Watermelon and cantaloupe harvests continue but they are past their prime. At this time of year, ripening will start to slow down and cantaloupes that ripen now will have less of a netting than they normally would.

Leafy green harvest continues with lettuce and the kales/collards/chards. They like this weather. Cabbage white/cabbageworm pressure is high this time of year. So, expect to treat for those, or use row covers.

Brussels sprouts topping is starting in order to bulk up the sprouts and make them more uniform along the stalk for fall markets. “Jingle-bell” stalks are a popular way to sell them that requires minimal cutting. But you may need a sickle bar mower, brush cutters, chainsaws, limb saws or large loppers to make those cuts!

Strawberry renovation is still occurring. Growers are multivating between rows to clean up emerged weeds and applying Stinger (clopyralid) for emerged thistles and Select (clethodim) for actively growing grasses in the rows.

Storage onion field curing and harvest is underway.

Carrot harvest is ongoing.

Peppers and eggplants are also a bumper crop this year for some growers, particularly for colored pepper varieties. The higher degree days pushed them along faster than normal. The quality and variety of colored peppers is a sight to behold at some markets. Paired with the colors and shapes of early hard squashes, some markets are looking Wonka-like.

We can sometimes see corn earworm and European corn borer come into pepper, eggplant and tomato crops this time of year, but I have not heard it reported. Brown marmorated stink bug is another insect that has been steadily increasing as a fall pest of some veggies, including peppers, tomatoes, sweet corn and beans.

As temperatures start cooling, peppers will start getting squattier in shape, and eggplants will develop a scabby-like skin texture.

Brown marmorated stink bug damage in jalapeno peppe
Brown marmorated stink bug damage in jalapeno pepper. The circular brown spots on the leaves and the white, “skin-deep” splotching on fruit are from their straw-like mouth poking into the tissue. This is an emerging pest of concern in late summer in many vegetable crops, including sweet corn, beans, tomatoes and peppers. I have not seen much damage from them, aside from a few plants here and there. Photo by Ben Phillips, MSU Extension.

Tomatoes are hitting the market with force for canning. With the recent rains, the fruit will be dirty if they were not trellised. So, washing lines will be running this week. One word of warning about dunk tanks. Tomatoes will readily take in dunk tank water, which results in splits after boxing. There will be more splits if the water is much cooler than the fruit core, if they are held underwater by fruit above it, and if they are left in the tank for longer time. My best advice would be to harvest in the morning before fruit get warm and work in smaller batches to reduce their time and depth in a dunk tank. Also, be very careful with your sanitizer rates. You should not be able to smell it. If fruit absorb over-sanitized water, it can cause off flavors.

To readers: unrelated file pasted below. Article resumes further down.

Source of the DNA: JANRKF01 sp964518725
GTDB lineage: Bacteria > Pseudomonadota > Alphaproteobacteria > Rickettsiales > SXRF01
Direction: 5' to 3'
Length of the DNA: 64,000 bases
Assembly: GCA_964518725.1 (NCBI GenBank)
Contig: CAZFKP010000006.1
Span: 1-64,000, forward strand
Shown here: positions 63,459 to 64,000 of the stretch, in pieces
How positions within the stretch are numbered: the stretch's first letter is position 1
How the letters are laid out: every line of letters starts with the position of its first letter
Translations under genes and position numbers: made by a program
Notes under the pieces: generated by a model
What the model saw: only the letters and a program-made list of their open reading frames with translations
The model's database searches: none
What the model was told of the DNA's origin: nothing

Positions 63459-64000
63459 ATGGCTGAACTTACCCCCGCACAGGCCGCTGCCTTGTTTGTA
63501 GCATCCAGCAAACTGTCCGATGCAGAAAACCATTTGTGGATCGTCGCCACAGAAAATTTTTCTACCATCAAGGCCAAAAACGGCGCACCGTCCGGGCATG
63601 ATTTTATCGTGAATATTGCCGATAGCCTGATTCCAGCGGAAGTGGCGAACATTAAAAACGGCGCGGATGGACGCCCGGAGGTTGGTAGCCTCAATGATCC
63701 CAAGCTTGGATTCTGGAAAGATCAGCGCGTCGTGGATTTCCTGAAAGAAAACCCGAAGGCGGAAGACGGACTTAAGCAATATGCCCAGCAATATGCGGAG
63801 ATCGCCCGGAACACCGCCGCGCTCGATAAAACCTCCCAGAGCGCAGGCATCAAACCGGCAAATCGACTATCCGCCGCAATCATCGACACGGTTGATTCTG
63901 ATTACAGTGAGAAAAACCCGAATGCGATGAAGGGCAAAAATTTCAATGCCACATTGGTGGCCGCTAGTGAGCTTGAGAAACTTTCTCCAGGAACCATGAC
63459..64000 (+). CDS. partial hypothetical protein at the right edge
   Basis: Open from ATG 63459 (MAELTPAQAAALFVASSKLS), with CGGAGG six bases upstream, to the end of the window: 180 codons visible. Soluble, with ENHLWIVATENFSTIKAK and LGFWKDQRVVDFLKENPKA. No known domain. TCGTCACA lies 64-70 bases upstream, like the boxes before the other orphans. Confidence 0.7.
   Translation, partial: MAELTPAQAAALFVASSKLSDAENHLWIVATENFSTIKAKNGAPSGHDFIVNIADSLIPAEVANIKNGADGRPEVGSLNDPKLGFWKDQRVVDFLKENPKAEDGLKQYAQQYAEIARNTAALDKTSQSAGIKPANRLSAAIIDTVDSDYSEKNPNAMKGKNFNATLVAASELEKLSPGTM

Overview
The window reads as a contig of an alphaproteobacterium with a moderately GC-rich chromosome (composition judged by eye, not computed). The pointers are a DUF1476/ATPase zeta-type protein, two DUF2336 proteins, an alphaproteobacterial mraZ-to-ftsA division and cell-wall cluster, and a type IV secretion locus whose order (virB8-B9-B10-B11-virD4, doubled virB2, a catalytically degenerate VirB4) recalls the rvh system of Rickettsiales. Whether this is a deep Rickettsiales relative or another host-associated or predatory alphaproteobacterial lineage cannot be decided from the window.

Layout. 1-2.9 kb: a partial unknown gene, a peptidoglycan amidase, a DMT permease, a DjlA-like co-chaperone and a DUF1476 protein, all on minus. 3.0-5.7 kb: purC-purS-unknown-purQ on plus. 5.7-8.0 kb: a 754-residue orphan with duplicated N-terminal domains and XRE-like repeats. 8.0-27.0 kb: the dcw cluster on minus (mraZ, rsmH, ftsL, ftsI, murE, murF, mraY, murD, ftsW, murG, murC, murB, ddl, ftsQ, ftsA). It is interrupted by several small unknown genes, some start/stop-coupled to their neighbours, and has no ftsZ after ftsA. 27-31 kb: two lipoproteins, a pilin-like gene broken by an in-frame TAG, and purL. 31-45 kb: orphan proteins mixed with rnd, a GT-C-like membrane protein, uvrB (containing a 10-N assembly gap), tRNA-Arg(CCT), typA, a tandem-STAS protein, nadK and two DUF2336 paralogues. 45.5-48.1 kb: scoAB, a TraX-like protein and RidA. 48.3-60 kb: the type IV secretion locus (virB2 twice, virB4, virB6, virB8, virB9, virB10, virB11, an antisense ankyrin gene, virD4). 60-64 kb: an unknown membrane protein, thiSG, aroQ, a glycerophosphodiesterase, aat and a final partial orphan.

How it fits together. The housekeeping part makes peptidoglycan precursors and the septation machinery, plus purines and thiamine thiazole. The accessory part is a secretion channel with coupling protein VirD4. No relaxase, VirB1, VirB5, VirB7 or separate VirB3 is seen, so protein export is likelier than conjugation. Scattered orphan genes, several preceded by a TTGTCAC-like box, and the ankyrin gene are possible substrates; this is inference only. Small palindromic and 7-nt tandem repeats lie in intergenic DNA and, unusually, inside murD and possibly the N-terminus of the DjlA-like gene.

Need canning supplies for your market?

Here are some bulk wholesalers of jars and lids to try. Perhaps you could split a load with another farm marketer. Some of them sell other canning supplies too, such as jar lifters, funnels, canning spice mixes, etc.

Tune in to the Vegetable and Root Crop Virtual Field Day

The Vegetable and Root Crop Virtual Field Day on Sept. 16 from 6-8 p.m. will highlight research by MSU specialists and MSU Extension educators in supporting vegetable and root crop production in Michigan. The field day aims to inform growers about timely management issues involving disease, parasites and insects, and fertilizer timing throughout the growing season.

Draft agenda

6:00 p.m. - Welcome, Ben Werling
6:10 p.m. - Asparagus Beetle Research Update, Jennifer Zavalnitskaya and Zsofia Szendrei
6:30 p.m. - Nitrogen rate and timing for Michigan Veggies, Michael Metiva and Zach Hayden
6:50 p.m. - Plant-parasitic Nematode Carrot and Parsnip Research, Ellie Darling and Marisol Quintanilla-Tornel
7:10 p.m. - Disease Control of Vegetables,  Mary Hausbeck
7:30 p.m. - Root Crop Research Update, Ben Werling
7:50 p.m. - Question & Answer, Wrap-up, Ben Werling

Certified Crop Adviser and Restricted Use Pesticide credits

This event will count for two restricted use pesticide (RUP) credits. Certified crop advisor (CCA) credits will also be available, pending approval from the state.

Register for the Vegetable and Root Crop Virtual Field Day

Please contact me at phill406@msu.edu or 616-901-7513 with questions, concerns, or to schedule a farm visit. You can also send plant materials to MSU Plant & Pest Diagnostics.